COLUMBUS, Ohio--(BUSINESS WIRE)--The Battelle CCDS Critical Care Decontamination System™ (CCDS) passed both filtration efficiency and fit-related evaluations through 20 cycles for two different 3M respirators tested (models 1860 and 8210), with results published in 3M’s latest technical bulletin.
According to the bulletin, 3M has evaluated the effect of multiple decontamination processes on the fit and filtration performance of certain 3M N95s. The company states there are at least four key aspects of successful decontamination of respirators that must be considered for effective respirator decontamination. The method must:
- Inactivate the target organism, such as the virus that causes COVID-19;
- Not damage the respirator’s filtration;
- Not affect the respirator’s fit; and
- Be safe for the person wearing the respirator.
3M has evaluated the effect of the Battelle CCDS process on the respirators tested and found that the decontamination process is not expected to have a detrimental impact on respirator filtration or fit for up to 20 cycles. Battelle evaluated the decontamination efficacy, showing that the CCDS process inactivates SARS-CoV-2. Battelle also measured the residual hydrogen peroxide content to be below OSHA’s Permissible Exposure Limit (PEL) concentration of 1 parts per million.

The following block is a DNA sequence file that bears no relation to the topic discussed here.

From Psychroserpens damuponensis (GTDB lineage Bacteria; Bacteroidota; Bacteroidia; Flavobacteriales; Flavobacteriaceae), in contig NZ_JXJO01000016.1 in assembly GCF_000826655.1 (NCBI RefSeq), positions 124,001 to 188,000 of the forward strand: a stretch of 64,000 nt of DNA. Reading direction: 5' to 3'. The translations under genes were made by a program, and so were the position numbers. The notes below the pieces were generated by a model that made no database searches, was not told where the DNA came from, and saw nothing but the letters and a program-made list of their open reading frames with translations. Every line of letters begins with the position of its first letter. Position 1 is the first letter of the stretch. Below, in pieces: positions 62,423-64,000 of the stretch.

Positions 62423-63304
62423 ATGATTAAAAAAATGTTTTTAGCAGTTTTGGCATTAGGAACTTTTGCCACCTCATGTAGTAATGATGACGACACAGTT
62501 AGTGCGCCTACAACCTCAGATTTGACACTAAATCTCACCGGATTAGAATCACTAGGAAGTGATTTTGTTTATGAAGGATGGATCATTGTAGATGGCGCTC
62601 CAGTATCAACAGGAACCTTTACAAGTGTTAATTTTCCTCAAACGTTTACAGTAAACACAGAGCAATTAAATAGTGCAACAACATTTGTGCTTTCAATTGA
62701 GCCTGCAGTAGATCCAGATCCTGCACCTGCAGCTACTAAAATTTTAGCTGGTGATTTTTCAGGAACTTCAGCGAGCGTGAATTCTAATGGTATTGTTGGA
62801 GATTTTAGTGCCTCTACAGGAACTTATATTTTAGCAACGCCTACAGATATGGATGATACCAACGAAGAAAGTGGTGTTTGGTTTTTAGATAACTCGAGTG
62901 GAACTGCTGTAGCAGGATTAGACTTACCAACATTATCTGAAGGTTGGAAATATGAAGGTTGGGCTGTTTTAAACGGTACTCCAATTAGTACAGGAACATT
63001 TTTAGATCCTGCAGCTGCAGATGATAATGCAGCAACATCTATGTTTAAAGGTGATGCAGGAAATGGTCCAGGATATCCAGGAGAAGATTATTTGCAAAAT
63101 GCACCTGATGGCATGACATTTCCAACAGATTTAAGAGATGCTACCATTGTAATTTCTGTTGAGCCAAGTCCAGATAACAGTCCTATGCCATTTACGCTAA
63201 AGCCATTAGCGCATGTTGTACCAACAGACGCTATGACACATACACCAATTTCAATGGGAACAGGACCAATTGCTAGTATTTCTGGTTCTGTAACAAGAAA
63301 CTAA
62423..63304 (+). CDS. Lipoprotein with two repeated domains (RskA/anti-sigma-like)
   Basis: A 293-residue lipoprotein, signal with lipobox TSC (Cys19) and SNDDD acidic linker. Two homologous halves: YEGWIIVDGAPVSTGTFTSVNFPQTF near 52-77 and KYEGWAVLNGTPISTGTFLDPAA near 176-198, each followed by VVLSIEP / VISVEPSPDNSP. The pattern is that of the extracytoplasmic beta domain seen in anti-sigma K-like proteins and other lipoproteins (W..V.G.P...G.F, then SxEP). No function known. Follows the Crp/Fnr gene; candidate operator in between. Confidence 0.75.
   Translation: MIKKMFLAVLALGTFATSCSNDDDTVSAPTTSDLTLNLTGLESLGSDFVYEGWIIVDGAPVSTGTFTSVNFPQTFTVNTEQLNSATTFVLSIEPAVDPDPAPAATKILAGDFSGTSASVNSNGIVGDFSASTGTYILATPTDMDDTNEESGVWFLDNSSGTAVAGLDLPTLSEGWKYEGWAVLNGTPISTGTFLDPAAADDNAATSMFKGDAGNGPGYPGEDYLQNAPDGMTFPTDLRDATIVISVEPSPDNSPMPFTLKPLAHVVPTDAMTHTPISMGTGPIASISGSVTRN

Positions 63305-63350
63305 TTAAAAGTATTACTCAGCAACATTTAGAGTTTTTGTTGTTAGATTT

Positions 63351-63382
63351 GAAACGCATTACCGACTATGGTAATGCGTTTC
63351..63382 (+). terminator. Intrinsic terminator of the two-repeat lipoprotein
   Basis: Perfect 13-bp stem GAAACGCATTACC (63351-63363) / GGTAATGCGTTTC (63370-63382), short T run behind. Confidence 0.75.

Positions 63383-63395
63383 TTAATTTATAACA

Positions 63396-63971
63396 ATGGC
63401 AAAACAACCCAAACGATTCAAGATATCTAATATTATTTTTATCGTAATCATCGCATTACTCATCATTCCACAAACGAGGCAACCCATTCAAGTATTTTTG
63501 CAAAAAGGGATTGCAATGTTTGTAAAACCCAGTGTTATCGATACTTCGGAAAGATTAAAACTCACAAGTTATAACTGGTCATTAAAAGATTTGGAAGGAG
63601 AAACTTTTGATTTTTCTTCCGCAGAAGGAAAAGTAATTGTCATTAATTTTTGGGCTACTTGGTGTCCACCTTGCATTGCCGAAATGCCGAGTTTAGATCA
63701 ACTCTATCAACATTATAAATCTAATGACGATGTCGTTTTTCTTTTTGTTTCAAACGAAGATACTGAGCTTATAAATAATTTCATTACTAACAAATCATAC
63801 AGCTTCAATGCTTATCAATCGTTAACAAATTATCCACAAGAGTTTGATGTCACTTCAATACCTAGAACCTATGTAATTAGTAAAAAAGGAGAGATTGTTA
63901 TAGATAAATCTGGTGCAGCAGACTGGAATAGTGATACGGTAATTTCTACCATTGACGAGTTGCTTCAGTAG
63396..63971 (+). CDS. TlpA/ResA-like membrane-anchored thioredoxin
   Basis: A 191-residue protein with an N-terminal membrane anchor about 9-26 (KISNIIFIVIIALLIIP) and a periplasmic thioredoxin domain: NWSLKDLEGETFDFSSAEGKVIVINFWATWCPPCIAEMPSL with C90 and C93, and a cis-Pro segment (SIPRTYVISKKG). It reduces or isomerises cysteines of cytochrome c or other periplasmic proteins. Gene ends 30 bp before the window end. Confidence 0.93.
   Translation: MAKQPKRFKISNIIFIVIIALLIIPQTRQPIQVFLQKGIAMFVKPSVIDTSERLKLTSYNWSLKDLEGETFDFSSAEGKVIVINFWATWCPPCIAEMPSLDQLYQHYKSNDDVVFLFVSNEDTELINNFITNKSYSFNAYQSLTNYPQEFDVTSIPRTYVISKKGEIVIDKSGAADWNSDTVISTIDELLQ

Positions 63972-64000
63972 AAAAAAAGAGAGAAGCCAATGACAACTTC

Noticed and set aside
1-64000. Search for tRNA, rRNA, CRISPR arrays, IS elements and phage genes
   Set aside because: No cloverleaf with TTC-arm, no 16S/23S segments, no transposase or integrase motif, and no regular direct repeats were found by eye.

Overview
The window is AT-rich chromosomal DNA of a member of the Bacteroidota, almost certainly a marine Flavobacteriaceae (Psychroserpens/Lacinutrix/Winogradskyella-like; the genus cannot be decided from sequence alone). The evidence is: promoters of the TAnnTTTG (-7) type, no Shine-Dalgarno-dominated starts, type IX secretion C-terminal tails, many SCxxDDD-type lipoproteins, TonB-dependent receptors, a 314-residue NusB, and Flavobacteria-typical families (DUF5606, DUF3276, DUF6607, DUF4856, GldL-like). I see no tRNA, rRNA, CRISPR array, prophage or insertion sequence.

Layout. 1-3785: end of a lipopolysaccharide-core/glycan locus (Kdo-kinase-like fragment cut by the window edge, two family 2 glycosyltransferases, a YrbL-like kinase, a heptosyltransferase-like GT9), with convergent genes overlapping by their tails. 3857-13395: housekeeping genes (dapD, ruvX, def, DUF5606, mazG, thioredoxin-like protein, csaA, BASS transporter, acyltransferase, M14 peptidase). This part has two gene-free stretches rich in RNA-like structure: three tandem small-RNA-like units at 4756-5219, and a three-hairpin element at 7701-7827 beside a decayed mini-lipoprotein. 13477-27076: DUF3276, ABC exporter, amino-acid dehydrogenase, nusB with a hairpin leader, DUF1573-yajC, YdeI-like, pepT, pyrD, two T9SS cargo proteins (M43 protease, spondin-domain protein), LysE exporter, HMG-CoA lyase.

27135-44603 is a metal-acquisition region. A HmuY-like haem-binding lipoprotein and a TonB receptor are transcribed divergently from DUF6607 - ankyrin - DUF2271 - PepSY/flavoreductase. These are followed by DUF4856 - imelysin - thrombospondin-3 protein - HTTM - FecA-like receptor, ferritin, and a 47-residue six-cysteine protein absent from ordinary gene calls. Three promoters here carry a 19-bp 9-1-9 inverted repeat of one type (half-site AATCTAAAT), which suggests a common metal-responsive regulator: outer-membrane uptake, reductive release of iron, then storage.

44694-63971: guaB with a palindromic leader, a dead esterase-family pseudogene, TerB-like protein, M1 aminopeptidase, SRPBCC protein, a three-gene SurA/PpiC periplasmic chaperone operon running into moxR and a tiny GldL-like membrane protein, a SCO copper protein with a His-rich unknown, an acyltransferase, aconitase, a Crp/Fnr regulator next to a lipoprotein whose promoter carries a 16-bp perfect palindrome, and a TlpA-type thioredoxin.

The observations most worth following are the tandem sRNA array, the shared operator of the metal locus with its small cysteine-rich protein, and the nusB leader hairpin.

3M collaborated with several decontamination equipment manufacturers and institutions that are investigating ways for hospitals to safely decontaminate 3M’s N95 Filtering Facepiece Respirators (FFRs) in line with the CDC guidance on Decontamination and Reuse of FFRs and has been studying ways to decontaminate filtering facepiece respirators for years.
“The Battelle CCDS™ was developed in response to the 2014 Ebola outbreak, at the request of the FDA,” said Battelle President and CEO, Lou Von Thaer. “In 2020, after COVID-19 hit the U.S. and caused exactly the kind of PPE shortage this system was designed to address, CCDS was quickly mobilized as a stopgap measure to alleviate the N95 shortage.”
The FDA confirmed in 2016 that Battelle’s process is safe and effective for decontaminating N95 respirators and a 2020 Duke University study found that “N95 respirators still met performance requirements even after decontamination with hydrogen peroxide vapor in the laboratory setting for over 50 times.” Further, Massachusetts General Hospital’s 2020 independent evaluation of CCDS concluded that “the decontamination methods are safe and effective.” An April 2020 CDC study and a June 2020 National Institute for Occupational Safety and Health (NIOSH) study confirm the safety of Battelle’s decontamination methods.
There is no cost to hospitals, healthcare workers, or first response agencies for masks respirators that Battelle decontaminates. Battelle is currently operating more than 40 decontamination facilities around the country and 22,000 organizations are enrolled in the service. Decontaminated respirators are barcoded and returned directly to the organization that provided them for cleaning. The entire process takes 3 – 5 days.
Every day, the people of Battelle apply science and technology to solving what matters most. At major technology centers and national laboratories around the world, Battelle conducts research and development, designs and manufactures products, and delivers critical services for government and commercial customers. Headquartered in Columbus, Ohio since its founding in 1929, Battelle serves the national security, health and life sciences, and energy and environmental industries. For more information, visit www.battelle.org.